Adipose tissue as a buffer for daily lipid flux
The fat we eat has priority storage in our subcutaneous fat tissue, even before other macronutrients do
The fat we eat has priority storage in our subcutaneous fat tissue, even before other macronutrients do .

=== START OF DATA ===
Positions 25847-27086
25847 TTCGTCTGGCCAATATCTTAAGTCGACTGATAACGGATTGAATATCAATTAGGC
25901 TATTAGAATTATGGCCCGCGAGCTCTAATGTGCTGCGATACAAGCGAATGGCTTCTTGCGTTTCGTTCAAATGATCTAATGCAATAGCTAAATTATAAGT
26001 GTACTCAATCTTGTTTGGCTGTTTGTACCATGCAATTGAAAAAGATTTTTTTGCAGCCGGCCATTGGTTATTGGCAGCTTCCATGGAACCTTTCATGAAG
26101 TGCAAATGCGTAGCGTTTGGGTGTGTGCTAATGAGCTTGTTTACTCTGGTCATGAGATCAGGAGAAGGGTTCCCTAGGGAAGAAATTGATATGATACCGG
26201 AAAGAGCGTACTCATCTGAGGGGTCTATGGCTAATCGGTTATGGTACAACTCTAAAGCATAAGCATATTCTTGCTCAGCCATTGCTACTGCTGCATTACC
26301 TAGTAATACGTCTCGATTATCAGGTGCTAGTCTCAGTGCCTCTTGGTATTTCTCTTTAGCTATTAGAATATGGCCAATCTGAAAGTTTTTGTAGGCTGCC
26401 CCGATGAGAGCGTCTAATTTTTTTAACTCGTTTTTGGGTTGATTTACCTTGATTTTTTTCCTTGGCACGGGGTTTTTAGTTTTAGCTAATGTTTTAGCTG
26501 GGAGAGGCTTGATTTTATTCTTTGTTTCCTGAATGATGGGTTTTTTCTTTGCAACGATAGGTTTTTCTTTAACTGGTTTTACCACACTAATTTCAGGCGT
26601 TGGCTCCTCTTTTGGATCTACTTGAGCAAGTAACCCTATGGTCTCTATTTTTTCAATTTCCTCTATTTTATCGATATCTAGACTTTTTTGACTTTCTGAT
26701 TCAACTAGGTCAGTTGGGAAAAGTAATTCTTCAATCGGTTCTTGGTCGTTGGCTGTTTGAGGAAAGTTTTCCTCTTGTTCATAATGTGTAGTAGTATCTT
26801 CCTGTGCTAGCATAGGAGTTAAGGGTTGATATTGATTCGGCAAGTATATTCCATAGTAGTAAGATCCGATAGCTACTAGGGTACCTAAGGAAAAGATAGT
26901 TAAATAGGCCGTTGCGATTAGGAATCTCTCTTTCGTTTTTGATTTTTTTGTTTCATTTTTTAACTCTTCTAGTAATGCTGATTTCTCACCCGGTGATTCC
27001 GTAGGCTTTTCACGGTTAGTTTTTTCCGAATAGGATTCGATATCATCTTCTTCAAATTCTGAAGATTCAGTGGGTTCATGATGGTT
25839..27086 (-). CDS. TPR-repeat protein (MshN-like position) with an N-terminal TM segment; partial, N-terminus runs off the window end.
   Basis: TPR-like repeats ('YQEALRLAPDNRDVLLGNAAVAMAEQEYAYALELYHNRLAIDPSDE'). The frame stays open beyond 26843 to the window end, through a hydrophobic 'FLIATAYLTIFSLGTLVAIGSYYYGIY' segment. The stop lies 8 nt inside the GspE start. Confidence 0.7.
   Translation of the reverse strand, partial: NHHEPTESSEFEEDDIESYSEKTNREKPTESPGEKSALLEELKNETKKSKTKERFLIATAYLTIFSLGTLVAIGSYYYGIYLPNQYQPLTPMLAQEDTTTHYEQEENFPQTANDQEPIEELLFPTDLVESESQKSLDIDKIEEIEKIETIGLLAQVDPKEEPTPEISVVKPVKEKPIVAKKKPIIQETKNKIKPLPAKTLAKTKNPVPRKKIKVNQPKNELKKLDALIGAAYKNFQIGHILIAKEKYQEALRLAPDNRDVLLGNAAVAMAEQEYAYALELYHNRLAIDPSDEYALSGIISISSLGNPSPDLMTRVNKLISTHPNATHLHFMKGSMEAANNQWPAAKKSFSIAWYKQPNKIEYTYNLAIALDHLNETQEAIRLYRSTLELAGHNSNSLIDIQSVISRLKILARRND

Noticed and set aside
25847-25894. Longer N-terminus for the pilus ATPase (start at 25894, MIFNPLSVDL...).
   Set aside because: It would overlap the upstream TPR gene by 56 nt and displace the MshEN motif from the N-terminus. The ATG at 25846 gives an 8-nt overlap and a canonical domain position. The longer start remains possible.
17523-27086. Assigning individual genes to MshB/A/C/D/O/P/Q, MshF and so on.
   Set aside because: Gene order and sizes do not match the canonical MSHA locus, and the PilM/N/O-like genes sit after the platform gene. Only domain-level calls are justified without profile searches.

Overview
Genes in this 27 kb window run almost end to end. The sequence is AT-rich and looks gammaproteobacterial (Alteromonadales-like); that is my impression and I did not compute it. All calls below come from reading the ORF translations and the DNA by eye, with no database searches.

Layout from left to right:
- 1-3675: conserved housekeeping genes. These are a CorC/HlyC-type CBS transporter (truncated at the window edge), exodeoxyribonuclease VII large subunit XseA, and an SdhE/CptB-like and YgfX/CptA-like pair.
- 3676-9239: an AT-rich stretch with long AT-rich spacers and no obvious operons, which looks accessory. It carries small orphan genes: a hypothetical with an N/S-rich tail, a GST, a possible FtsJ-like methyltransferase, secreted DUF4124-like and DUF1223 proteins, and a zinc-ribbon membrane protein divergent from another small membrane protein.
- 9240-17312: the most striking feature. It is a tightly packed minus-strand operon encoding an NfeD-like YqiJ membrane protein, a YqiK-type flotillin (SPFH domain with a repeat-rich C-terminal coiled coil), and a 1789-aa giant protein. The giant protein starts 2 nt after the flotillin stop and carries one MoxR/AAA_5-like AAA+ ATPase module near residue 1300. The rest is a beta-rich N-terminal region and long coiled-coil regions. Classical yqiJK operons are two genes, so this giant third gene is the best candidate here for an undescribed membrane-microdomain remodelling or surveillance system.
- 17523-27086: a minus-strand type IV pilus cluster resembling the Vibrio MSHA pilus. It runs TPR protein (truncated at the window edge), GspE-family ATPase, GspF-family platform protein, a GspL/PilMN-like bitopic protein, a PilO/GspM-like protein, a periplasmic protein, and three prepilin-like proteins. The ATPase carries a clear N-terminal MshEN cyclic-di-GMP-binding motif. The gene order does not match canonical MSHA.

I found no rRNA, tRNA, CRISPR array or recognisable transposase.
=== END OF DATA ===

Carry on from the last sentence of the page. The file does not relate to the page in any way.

Insulin resistance occurs in obesity and Type II (non-insulin-dependent) diabetes mellitus, but it is also a prominent feature of lipodystrophy. Adipose tissue could play a crucial part in buffering the flux of fatty acids in the circulation in the postprandial period, analogous to the roles of the liver and skeletal muscle in buffering postprandial glucose fluxes. Adipose tissue provides its buffering action by suppressing the release of non-esterified fatty acids into the circulation and by increasing triacylglycerol clearance. In particular, the pathway of 'fatty acid trapping' (adipocyte uptake of fatty acids liberated from plasma triacylglycerol by lipoprotein lipase) could play a key part in the buffering process. If this buffering action is impaired, then extra-adipose tissues are exposed to excessive fluxes of lipid fuels and could accumulate these in the form of triacylglycerol, leading to insulin resistance. These tissues will include liver, skeletal muscle and the pancreatic beta cell, where the long term effect is to impair insulin secretion. Adipose tissue buffering of lipid fluxes is impaired in obesity through defects in the ability of adipose tissue to respond rapidly to the dynamic situation that occurs after meals. It is also impaired in lipodystrophy because there is not sufficient adipose tissue to provide the necessary buffering capacity. Thus, the phenotype, at least with regard to insulin resistance, is similar with both excess and deficiency of adipose tissue. Furthermore, this concept could provide a framework for understanding the action of the thiazolidinedione insulin-sensitizing agents.